- Negative amortization, when your monthly payments do not cover the amount borrowed and the interest you owe. When that happens, you end up owing much more than you borrowed even after you have made all the required payments.
- Default, or penalty rates—higher interest rates charged to consumers who fall behind on their payments.
- Any requirement that more than two payments be made in advance from the proceeds of the loan.
- Most prepayment penalties (a charge for paying off the loan early).
Home equity loan tips
- Never let yourself be rushed into signing for a loan secured by your home. Always insist on a few days to think about it.
- Don’t let family members or friends talk you into taking out or co-signing a loan on your home for their own purposes. Look for other ways to help them out of financial difficulties, such as recommending debt counseling.
- Shop around. Before you decide on a loan, meet with several different lenders, including large banks, small community institutions and credit unions.
- Review the contract with someone you trust and have a lawyer review the document. Many local bar associations, senior organizations and local colleges have low-cost lawyer services, well worth the money when you are putting your house on the line.
- Never sign any document that contains blank lines that could be filled in after you sign.
- Make sure you understand everything in the contract. Find out all the costs of the loan, including the APR (annual percentage rate), fees, points and closing (settlement) costs including lender’s title insurance and appraisal fees.
- Be extra cautious about using a contractor recommended by a lender, and vice versa. When choosing a contractor, get personal references and check them, and contact the appropriate government licensing agency to verify that the contractor is licensed.
- If you negotiated in a language other than English with a loan broker or personal finance company, ask if a translation of the contract is available.
Your options after a disaster
After a disaster, check with your insurance company to see if you are covered for home repairs. Money may also be available through federal and state relief programs.
Contractors at the door
Do not trust contractors who show up unasked and say that you need home repairs or other work done, especially if they recommend a lender to finance the work. Sometimes dishonest lenders work with building contractors to deceive homeowners.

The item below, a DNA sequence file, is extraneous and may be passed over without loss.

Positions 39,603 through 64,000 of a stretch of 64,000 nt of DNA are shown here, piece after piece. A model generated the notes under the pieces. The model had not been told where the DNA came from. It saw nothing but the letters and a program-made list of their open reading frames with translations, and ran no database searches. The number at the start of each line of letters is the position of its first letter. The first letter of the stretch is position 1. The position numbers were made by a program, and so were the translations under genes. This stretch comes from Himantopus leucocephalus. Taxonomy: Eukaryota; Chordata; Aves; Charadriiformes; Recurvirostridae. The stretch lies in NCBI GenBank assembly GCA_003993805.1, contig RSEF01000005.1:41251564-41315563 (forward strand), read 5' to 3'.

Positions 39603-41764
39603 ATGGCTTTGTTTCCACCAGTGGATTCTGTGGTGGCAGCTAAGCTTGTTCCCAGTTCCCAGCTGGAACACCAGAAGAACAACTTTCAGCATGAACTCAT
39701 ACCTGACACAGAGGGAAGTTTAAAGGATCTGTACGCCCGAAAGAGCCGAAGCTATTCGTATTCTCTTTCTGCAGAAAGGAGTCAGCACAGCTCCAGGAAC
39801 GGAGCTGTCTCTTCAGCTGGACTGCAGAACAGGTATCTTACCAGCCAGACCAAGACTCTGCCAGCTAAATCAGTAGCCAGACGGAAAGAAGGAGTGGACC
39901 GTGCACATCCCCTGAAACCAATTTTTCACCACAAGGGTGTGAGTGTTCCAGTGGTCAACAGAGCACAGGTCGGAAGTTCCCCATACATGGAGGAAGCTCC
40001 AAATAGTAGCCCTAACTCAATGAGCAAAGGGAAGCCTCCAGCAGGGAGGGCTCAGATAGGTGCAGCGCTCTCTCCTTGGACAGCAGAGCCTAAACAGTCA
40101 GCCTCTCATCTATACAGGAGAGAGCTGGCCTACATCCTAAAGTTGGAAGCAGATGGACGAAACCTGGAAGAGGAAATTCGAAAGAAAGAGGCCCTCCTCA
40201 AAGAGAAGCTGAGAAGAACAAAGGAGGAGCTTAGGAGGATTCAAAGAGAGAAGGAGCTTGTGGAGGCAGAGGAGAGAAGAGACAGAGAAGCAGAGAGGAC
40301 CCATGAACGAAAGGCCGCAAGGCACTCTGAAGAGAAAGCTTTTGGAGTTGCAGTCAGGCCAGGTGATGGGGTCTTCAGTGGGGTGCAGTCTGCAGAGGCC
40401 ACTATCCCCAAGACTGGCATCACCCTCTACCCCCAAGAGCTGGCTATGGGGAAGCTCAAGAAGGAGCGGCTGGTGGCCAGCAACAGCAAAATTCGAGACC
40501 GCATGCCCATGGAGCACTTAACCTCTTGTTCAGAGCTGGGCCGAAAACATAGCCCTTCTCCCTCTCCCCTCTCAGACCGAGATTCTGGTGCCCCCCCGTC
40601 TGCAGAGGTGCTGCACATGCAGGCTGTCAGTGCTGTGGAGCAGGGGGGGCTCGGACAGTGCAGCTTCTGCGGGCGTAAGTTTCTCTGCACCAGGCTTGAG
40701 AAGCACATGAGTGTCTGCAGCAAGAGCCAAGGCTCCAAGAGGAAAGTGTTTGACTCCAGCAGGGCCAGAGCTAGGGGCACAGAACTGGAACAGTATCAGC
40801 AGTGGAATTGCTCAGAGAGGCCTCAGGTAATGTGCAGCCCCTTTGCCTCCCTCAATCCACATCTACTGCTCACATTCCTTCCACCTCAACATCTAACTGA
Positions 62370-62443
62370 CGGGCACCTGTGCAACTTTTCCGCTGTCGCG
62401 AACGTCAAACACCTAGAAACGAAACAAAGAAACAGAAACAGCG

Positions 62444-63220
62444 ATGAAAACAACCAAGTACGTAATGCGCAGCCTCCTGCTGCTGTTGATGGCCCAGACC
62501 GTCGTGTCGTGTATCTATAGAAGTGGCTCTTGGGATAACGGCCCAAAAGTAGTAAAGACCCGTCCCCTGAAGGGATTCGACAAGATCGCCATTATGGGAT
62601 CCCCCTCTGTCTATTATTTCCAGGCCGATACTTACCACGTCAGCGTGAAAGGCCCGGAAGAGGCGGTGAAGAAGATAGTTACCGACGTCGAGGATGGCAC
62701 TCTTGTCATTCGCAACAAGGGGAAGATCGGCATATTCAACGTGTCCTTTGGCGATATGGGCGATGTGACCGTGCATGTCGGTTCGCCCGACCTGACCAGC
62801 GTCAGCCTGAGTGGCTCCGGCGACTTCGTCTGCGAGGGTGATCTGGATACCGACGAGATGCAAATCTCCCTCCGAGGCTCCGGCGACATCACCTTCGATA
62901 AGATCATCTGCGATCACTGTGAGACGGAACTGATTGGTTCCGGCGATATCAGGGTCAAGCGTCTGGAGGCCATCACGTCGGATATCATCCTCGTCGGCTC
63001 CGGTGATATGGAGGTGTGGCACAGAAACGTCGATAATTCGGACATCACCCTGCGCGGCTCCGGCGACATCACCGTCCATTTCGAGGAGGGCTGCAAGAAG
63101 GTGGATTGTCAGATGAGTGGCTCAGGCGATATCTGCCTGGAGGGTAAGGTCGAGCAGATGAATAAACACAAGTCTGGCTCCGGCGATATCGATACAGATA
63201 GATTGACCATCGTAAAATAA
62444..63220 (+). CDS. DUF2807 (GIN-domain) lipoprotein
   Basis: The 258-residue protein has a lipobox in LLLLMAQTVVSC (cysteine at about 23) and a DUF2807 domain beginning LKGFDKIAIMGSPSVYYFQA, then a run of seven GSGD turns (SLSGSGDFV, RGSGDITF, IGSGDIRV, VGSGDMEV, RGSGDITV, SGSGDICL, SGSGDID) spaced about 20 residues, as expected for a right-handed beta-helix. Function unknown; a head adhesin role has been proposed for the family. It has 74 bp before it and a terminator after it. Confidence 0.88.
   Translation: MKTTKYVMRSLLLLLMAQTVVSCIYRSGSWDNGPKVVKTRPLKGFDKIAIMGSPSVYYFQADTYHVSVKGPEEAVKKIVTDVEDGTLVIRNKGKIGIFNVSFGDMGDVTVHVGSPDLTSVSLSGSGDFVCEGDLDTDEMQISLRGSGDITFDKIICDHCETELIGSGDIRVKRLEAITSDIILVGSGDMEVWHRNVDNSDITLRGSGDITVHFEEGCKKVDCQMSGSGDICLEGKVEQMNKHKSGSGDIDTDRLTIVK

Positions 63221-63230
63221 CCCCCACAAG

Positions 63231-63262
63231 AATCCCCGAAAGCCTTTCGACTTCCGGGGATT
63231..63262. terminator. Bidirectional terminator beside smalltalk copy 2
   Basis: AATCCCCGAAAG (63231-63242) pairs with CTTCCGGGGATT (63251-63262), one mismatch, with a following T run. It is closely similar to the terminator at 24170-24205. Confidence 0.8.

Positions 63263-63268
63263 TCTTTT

The federal “cooling off rule” requires salespeople—including contractors—who come to your home to sell products or services to tell you that you can cancel the sale within three business days and receive a full refund when the purchase price is $25 or more. You must be given a summary of your right to cancel and a cancellation form.
Check out contractors
Never use a contractor until you have checked them out. Contact the appropriate licensing agency and call to verify that the company is licensed. Ask if there are any complaints or disciplinary actions against the contractor.
Thirty-nine states, including California, require contractors to be licensed or registered. If you live in a state with no license requirement, call your district attorney, consumer protection office and the Better Business Bureau to see if they have received any complaints. Go to California Specific Resources.
Before taking out a home loan, ask these questions:
- How much money am I borrowing? What is the total amount of interest and fees that I must pay for this loan?
- What is the annual percentage rate of interest (APR)?
- Will I be paying a “fixed” interest rate, or will it change over time (“adjustable” rate)?
- How does the quoted rate compare with those of other lenders?
- What fees, points and closing costs will be added on to the loan?
- Is there a “balloon” payment (a single very large payment at the end of the loan)?
- How much are my monthly payments? For how many months?
- Will I have enough to live on each month after making the loan payment? Can I really afford this loan?
- Do I really need the repairs or home improvements?
- Will I have to pay a prepayment penalty fee if I pay off the loan early or refinance with another lender?
The Better Business Bureau
(703) 276-0100 or check local phone directory
- Contact for complaint information on local businesses.
415-777-9635 or 213-624-8327
TTY: (415) 777-9456
- Provides consumer advice and referrals to complaint-handling agencies. Leave a message and a counselor will call you back. Chinese, English and Spanish spoken.
Consumer Credit Counseling Service
- Evaluates loans and offers counseling on foreclosure, default and debt management.
Federal Trade Commission
- Accepts complaints from consumers for use in investigating patterns of possible violations of the law and offers a wide range of publications on loans, home improvement and consumer rights. (It does not resolve individual complaints.)
Federal Emergency Management Agency
- Offers publications about federal disaster relief programs.
National Association of Consumer Advocates
- Tips on finding a consumer attorney and listings of member attorneys organized by area of expertise.
National Fraud Information Center
- Information and publications on fraud.
SPECIAL SECTION: California-specific laws and Resources
The California Financial Code defines certain high cost loans as “covered loans,” which loans are subject to various requirements, restrictions, standards and penalties. A “covered loan” is one that does not exceed the most current conforming loan limit for a single-family first mortgage loan established by the Federal National Mortgage Association (FNMA) and which exceeds specified points, fees, and/or includes APRs that exceed a defined limit in comparison to Treasury Securities of a similar term.
For 2006, the conforming FNMA loan limit is set at $359,650 for loans/mortgages secured by single-family properties. This law adjusts the covered loan limits automatically to track with FNMA conforming loan limits.
The following are disclosures required in covered loan transactions:
- At least three business days prior to closing the loan, the lender or mortgage broker must disclose in writing to the borrower all prepayment penalty and the rates, points, and fees for the “covered loan” that would be charged as compared to the rates, points, and fees for accepting a “covered loan” without a prepayment penalty.